Brushing at night is the most important. Saliva naturally fights the growth of bacteria on your teeth. Your mouth dries out at night and reduces your mouths ability to do this. Ideally you would keep your teeth clean at all times but thats of course not realistic. A while back I read many websites and opinions about this very question. The main consensus seemed to be that people brush in the morning because it makes them feel good to start their day with a clean mouth (not because it's the best time to do it).
Here is a discussion about it:
During the day, you're flapping your jaw, drinking water, chewing gum, and moving your tounge, all of which help to clean things off of your teeth. At night, your mouth is much less active, which allows bacteria more time to grow without being mechanicalyl sloughed off.
Many years ago my orthodontist told me that it was most important to brush your teeth before going to sleep (I guess either for the night, or for a nap). Saliva production is down, and if you happen to sleep with your mouth gaping open, your teeth dry out and don't have that protective layer of saliva. Just the lack of movement of your lips and tongue while sleeping gives decay more of an opportunity to do its dirty work.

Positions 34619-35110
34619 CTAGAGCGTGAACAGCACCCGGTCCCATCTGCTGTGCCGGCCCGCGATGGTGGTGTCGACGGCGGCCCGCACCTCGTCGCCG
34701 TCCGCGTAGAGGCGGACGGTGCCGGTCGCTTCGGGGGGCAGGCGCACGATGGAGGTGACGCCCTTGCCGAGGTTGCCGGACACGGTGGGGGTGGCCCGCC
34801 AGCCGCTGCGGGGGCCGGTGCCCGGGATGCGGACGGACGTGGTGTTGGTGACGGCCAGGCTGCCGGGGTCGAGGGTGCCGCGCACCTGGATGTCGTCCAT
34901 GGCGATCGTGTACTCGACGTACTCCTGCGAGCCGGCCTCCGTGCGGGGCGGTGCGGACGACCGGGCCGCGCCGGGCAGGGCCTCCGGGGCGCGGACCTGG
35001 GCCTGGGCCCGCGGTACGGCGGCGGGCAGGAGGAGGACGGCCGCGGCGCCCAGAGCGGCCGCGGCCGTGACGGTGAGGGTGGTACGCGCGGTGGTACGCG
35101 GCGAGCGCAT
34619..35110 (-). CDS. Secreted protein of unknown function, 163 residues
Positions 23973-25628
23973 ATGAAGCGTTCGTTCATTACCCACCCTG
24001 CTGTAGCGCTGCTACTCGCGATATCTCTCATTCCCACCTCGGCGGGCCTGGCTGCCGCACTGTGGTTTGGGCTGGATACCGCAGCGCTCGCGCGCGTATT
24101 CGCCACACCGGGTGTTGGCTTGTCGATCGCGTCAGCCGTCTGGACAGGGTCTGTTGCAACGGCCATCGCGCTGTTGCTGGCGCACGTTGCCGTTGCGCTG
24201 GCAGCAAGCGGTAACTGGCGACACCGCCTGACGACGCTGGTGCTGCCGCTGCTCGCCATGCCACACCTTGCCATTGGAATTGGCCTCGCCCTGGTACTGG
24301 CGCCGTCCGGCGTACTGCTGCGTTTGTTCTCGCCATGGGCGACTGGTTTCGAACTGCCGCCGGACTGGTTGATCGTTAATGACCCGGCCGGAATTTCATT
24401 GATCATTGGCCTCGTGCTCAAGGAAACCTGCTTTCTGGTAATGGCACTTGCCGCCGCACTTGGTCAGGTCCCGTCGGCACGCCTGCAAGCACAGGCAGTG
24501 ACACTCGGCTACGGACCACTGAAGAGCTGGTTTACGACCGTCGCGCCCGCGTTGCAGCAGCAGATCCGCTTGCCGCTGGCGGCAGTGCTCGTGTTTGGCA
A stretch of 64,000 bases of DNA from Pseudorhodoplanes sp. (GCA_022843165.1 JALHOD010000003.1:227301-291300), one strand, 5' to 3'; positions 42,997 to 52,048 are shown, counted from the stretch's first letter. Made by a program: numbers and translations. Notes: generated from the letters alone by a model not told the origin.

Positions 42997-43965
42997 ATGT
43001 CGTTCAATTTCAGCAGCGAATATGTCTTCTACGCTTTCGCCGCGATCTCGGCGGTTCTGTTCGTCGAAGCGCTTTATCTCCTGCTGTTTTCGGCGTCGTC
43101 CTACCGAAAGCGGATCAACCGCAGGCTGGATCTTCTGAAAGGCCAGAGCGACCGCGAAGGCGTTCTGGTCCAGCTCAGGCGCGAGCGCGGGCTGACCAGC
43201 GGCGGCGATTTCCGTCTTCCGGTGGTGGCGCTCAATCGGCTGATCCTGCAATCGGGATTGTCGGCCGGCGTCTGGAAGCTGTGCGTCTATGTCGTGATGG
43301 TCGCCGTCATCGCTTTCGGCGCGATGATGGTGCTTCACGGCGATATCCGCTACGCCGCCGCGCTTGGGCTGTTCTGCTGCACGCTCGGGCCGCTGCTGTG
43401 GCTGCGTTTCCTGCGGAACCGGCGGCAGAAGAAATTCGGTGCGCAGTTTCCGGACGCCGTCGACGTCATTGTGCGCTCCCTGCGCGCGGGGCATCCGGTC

Here is a blog by a Dr:
Brushing before meals: Most people normally brush their teeth in the morning before breakfast. That is beneficial, as you have reduced the number of bacteria before exposing them to food. The amount of acid production is expected to be less, and so would be the damage to the teeth. You get an additional benefit if you use fluoride tooth paste, as the fluoride gets incorporated into the enamel and makes it strong and resistant to the effect of acid. (Fluoride converts the hydroxyl-apatite of enamel to calcium fluor-apatite).
@M.W If you are going to brush in the morning, it may actually be better to brush before you eat rather than after.
brushing right after eating is not at all advised, as the acid produced [by bacteria] has already begun the process of eroding enamel. If you brush promptly after a meal, you rub off part of the dissolved minerals of the enamel.
@Craig, listen to your wife. She is correct in this case.